Kevin Smith shares his thoughts on the future of Warner Bros.’ live-action Justice League universe (unofficially known as the DCEU). The studio officially launched their comic book shared universe with Zack Snyder’s Batman V Superman: Dawn of Justice last year – a follow-up to Snyder’s previous film, Man of Steel – and they continued to expand the franchise with David Ayer’s Suicide Squad later that year and Patty Jenkins’ Wonder Woman earlier this year.
Now, the world’s finest heroes – Superman (Henry Cavill), Batman (Ben Affleck), Wonder Woman (Gal Gadot), Flash (Ezra Miller), Aquaman (Jason Momoa), and Cyborg (Ray Fisher) – will unite for the first time ever on the big screen in Snyder’s Justice League. And over the next few years, Warner Bros. will release adaptations of Aquaman, Shazam!, Cyborg, and Green Lantern Corps, with Wonder Woman 2 and Suicide Squad 2 also following. Beyond those movies, though, things are a bit murkier. The studio has several DC Comics-related projects in various stages of development, some of which won’t even connect to the overarching DC universe. Some might find that disturbing, but not Kevin Smith.
Smith sat down with Screen Rant recently and shared his thoughts on DC’s future. When asked what his thoughts were on the studio’s seemingly convoluted plan, Smith said, “All of ‘em are good. There’s no such thing as a bad comic book movie. Even the ones that people say are quote-unquote bad are better than no comic book movies.” While that’s certainly true, many people may find fault with becoming accustomed to bad comic book movies, but Smith explained his reasoning on that.
“I’m a forty-seven-year-old man, so I grew up in an era where there were no comic book movies. And then every once in awhile you’d get one, and it was like water in a desert. You’d get Batman in 1989, or Blade or something like that. So now, we live in an era where they’re like, ‘Hey, we’re not even gonna do an interconnected DC universe. We’re just gonna let Martin Scorsese produce a flick where Leonardo DiCaprio might play the Joker.’ That’s exciting. So, to me, I’m like, the more the merrier.”
Smith’s referring to the recently announced Joker origin movie, which has Todd Phillips directing and Martin Scorsese producing. Furthermore, reports have suggested that Scorsese is looking at Leonardo DiCaprio to portray the Clown Prince of Crime himself. And considering how frequently Scorsese and DiCaprio collaborate with each other, it’s certainly possible this could be the impetus to get the actor finally to join the comic book world. Smith then discussed Warner Bros.’ approach to their universe:
“I know they’re deviating from the Marvel template of, like, ‘We’ll make a bunch of characters, and then a reunion movie. Buncha characters, reunion movie.’ Instead, Warner Brothers seem to be going with, ‘Well, we tried that, and we’re gonna keep doing it on the side, but we’re not gonna limit ourselves. We’re gonna do a bunch of other interesting things.’ They’re trying to forge their way in the superhero space. So I think it’s interesting, I’m not against that at all.”
It’s no secret that Warner Bros. has deviated from the established Marvel formula. Rather than start out with solo movies and then have characters team-up later on, the studio is using the overarching narrative to build upon the universe, and that’s what sets them apart from the crowd. Moreover, their filmmaker-driven approach is something that’s continuously praised by the franchise’s directors. However, Smith still wants the movies to remain connected wherever possible:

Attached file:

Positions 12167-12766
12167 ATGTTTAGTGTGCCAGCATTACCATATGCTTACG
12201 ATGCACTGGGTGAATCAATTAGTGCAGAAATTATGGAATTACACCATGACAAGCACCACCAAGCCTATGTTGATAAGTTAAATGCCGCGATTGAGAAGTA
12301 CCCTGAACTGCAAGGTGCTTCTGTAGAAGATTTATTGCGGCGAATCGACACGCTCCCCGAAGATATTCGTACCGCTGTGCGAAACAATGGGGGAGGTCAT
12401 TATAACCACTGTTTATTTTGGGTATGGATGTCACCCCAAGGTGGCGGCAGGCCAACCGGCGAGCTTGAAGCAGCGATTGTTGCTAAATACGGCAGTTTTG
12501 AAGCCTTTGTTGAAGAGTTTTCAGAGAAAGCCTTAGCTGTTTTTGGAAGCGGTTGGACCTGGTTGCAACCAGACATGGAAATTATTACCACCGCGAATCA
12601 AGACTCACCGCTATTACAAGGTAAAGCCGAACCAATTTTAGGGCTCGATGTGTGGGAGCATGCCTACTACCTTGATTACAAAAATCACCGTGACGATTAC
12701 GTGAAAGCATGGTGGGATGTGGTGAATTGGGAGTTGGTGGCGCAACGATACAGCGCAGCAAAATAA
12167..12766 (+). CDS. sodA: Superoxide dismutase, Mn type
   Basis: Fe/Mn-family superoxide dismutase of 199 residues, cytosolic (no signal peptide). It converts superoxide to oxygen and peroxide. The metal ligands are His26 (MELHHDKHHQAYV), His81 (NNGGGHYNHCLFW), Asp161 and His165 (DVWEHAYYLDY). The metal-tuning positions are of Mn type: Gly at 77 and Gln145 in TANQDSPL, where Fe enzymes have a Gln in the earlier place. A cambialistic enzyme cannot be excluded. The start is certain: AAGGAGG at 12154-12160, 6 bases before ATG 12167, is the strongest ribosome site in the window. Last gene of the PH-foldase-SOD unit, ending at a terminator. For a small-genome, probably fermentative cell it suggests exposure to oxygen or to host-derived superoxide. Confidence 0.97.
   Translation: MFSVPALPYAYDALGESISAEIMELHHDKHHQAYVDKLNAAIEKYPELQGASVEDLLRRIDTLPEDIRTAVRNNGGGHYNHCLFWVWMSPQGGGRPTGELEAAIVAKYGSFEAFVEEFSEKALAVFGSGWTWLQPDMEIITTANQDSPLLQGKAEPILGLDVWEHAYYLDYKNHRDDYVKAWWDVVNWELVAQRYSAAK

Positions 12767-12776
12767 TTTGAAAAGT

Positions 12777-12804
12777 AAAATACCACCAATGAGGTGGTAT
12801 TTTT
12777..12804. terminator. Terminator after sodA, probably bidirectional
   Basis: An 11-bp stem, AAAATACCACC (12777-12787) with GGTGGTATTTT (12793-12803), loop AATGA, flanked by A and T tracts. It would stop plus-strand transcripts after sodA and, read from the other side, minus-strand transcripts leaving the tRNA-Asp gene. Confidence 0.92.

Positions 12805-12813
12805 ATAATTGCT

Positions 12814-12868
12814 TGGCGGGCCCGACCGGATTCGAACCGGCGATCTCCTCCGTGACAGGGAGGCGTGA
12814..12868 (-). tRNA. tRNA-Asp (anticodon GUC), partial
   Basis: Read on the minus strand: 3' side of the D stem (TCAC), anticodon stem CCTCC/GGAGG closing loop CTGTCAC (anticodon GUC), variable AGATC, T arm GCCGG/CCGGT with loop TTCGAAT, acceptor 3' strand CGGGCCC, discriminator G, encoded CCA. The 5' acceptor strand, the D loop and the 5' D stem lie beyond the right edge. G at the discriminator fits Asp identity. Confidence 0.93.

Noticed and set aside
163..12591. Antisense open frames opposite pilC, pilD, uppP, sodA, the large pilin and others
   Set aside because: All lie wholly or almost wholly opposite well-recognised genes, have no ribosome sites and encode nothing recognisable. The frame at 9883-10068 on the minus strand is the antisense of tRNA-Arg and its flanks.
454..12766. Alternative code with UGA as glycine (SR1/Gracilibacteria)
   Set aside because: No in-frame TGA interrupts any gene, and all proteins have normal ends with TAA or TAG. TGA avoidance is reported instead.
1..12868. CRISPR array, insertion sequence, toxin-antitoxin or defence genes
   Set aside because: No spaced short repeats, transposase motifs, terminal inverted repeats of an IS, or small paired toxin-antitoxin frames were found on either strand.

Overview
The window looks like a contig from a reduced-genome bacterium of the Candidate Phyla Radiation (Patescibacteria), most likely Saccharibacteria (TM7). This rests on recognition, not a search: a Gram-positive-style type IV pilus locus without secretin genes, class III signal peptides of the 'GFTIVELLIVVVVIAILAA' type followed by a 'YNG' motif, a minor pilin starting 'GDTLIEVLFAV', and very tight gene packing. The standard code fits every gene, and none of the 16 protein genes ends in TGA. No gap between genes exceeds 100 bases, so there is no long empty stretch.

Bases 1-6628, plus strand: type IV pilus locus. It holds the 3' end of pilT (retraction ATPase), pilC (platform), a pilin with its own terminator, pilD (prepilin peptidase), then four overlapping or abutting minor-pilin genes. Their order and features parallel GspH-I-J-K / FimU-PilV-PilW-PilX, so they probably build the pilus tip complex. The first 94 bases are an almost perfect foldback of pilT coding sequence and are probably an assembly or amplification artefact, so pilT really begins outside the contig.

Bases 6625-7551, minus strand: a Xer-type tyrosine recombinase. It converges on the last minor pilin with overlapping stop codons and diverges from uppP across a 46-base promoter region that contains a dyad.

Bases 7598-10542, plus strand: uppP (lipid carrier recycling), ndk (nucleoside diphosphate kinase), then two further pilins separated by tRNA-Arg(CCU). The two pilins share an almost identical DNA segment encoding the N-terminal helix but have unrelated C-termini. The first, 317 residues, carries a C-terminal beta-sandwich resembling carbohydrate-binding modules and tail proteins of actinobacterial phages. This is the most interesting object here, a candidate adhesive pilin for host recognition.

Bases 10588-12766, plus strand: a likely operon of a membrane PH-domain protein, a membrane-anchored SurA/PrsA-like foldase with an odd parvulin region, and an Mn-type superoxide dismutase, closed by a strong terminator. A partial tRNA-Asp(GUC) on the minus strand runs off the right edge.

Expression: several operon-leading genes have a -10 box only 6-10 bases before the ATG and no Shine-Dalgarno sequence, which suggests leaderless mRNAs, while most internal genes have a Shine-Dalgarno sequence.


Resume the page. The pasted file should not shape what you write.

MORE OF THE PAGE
“And then you have some people—I’m a purist, so I love when things are interconnected, as well, but I grew up in an era where there was a Batman movie, there was a Superman movie, and they didn’t really reference each other. One time George Clooney was like, ‘This is why Superman works alone’ and we got our nipples hard, we were like, ‘Aaah, they know each other.’ So now we live in a world where these movies can cross over and stuff, I’m happy to get the ones that can, but if they don’t cross ‘em over that’s totally okay with me. As long as they’re good, as long as they try.
“And think about—some people get kinda crappy, like, ‘Come on, man, these cats, they don’t know comic books.’ Comic books and characters have been handed to so many creators over the years. You never know what you’re gonna get in the hands of any particular person. I still get crap for making Batman pee his pants in a Batman book once, which is, you know, kind of reducing it to something it wasn’t, but still, regardless, you gotta respect the fact that a creator can come on, maybe take that character [to] a place that you’ve never seen that character be taken. And I gotta imagine, if Martin Scorsese jumps onto a Batman movie, we’re gonna see some sh*t. Not bad sh*t, the good sh*t that we all dream about. Goodfellas in a DC universe movie? I’m there, take all my money.”
Although the comic book movie trend doesn’t seem to be stagnating at this point, over-saturation can certainly turn off many viewers. What’s more, when the vast majority of superhero movies resemble one another, they start to blend over, and that can lead to dissatisfaction. While we may never see Scorsese take on a Batman movie himself, allowing for these Elseworlds-type stories to exist means more distinctive films can release without affecting the main continuity.
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